1. Introduce yourself: your name and where you live.
Denise Vasi, I live in Venice Beach, but I grew up in Brooklyn, New York.
2. Your house looks incredible, did you and your husband build it together?
We did, it took 3 years from the ground up. It is our first child and was built with a lot of love, sweat and tears! My husband studied architecture for a year and is obsessed with it, and I grew up antiquing with my grandmother, so when we started to build our own home, I rediscovered my appreciation for antiques and furniture.
3. Before becoming a mother, you were a model and actress. Do you miss any part of that life?
I miss my hair and makeup team every morning! I miss playing other characters; when you’re playing another character, you are able to embody all the bad but, all the good things about someone, and that’s fun.
4. Maed is such a beautiful curation of all things lifestyle, from food to beauty to babies, can you tell us a bit about how it started and grew into what it is today?
Early on, my social media platforms really gave me the opportunity to share myself versus playing someone else in a role, which I had been doing my whole life, as an actress and model. When I left my last television show, Single Ladies, I was pregnant, and I started using social media differently. I continued to story tell, but this time, I was creating my own narrative. My social media platforms allowed me to share my own opinion on important things with my television fans.
As time went on, my community shifted. Women started coming to me asking questions: how do you make almond milk? what’s your favorite red lipstick? why do you like clean beauty products? etc. Women were looking to me to educate them on very specific things and then they started to ask for a place where all this information and content could live permanently. I spent a year and half understanding the digital space, and in 2018, Maed was born!
I love what I do now, and while I miss things about acting, Maed has enabled me to amplify my voice. I’m a very opinionated person!! It [Maed] has allowed me to share what I know and to help advocate for change, whether it’s shifting the pre-conception of how women take on motherhood, what they’re feeding their children, what beauty products they use, or showing up for movements like Black Lives Matter.
5. How do you prioritize self-care?
It’s harder now than ever, but I’m a really big fan of scheduling ‘me’ time. The same way we would schedule a call, I schedule a meeting with myself. A couple of my must haves are my mani/pedi, my bedtime beauty routine, and meditation.
6. What’s your favorite workout?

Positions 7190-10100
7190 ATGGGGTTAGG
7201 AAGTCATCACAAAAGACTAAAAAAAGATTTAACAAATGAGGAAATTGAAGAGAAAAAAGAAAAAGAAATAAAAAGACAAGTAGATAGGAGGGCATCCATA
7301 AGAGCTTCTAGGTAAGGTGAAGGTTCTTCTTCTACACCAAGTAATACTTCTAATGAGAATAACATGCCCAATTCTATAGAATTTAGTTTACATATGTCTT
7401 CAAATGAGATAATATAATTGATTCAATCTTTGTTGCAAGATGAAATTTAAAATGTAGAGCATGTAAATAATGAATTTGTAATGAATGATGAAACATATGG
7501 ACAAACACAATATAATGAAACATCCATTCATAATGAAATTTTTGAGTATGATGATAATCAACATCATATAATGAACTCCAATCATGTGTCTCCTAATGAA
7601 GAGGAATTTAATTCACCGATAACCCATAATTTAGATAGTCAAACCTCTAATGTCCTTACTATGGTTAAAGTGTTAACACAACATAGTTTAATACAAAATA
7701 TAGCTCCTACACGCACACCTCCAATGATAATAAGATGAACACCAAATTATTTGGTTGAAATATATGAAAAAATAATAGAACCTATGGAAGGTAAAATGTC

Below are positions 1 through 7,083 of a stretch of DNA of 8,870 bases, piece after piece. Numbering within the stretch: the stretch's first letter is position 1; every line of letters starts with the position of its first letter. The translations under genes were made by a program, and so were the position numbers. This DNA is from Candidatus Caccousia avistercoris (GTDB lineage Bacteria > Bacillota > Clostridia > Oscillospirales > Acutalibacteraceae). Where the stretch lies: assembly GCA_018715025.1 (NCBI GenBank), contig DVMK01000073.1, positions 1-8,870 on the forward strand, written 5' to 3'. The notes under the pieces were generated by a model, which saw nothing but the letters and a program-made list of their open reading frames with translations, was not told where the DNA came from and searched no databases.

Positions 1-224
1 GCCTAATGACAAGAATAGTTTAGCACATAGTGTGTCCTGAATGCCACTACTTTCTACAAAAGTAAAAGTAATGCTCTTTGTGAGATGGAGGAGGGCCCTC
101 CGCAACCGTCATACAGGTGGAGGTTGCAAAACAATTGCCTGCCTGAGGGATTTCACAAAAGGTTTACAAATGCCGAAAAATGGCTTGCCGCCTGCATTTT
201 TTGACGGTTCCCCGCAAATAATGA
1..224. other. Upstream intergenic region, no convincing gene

7. What diet do you follow? And what about your kids?
I’m technically Ovo vegetarian as well as vegan, as I occasionally eat eggs. But I’m a firm believer in 80:20, so when I’m in Europe, I do eat cheese! It’s completely different to the stuff we have here! My kids have never had meat or dairy and they are gluten-free. I, on the other hand don’t have the will power to be 100% gluten free!
8. What values do you look for in brands that you collaborate with?
I look at the brand and consider what the ingredients are, what the accessibility is and what the cost is. It has always been about giving my Maed community options. I have to either already use the product or if it’s a new product, love it so much that I’m going to be adding it to my life. If it’s specifically a new beauty product, I use it for at least 3 weeks (sometimes more) to make sure it works for my skin and that I can speak to the benefits.
9. What category on Maed would you say receives the most engagement from your audience?
Beauty for sure. Then I’d say Wellness, then Motherhood.
10. What advice would you give to female entrepreneurs with similar aspirations?
Be kind to yourself. Understand that things don’t happen overnight. If you really want to do something, you have to give it time and dedication. And look at “no’s” as ways to grow. I’ll never forget my first big meeting pitching Maed, and I talked about creating this place of wellness and beauty that was diverse and inclusive. I wanted Maed to speak to all women, but I especially wanted Maed to speak to women who looked like me. Brown and Black women. And the White man who owned the company I was pitching to, said ‘those type of women don’t spend money’. It’s something I’ll never forget, I almost broke down in the meeting. I came back home feeling broken, as it was the first time I had ever presented my idea and what I had been working on in my mind for so long. I turned that ‘no’ around. I used my own money and did it on my own. That ended up being the best decision I could have ever made because today, I own my business 100%.
11. What’s next for you and your business?
It’s so hard to say right now, considering we are in the middle of a pandemic. Every single day things are changing! We’re getting closer to my big picture goal, but 2020 was originally about growing my team and now here I am in my office by myself! Ha! Ha!
12. Anymore babies?
I am done, done, done!! I look at it like this- I have two healthy, beautiful, smart children; one boy and one girl. One that looks like mum, one that looks like dad. I have been so blessed and I couldn’t ask for more. Let’s not go tipping the scales!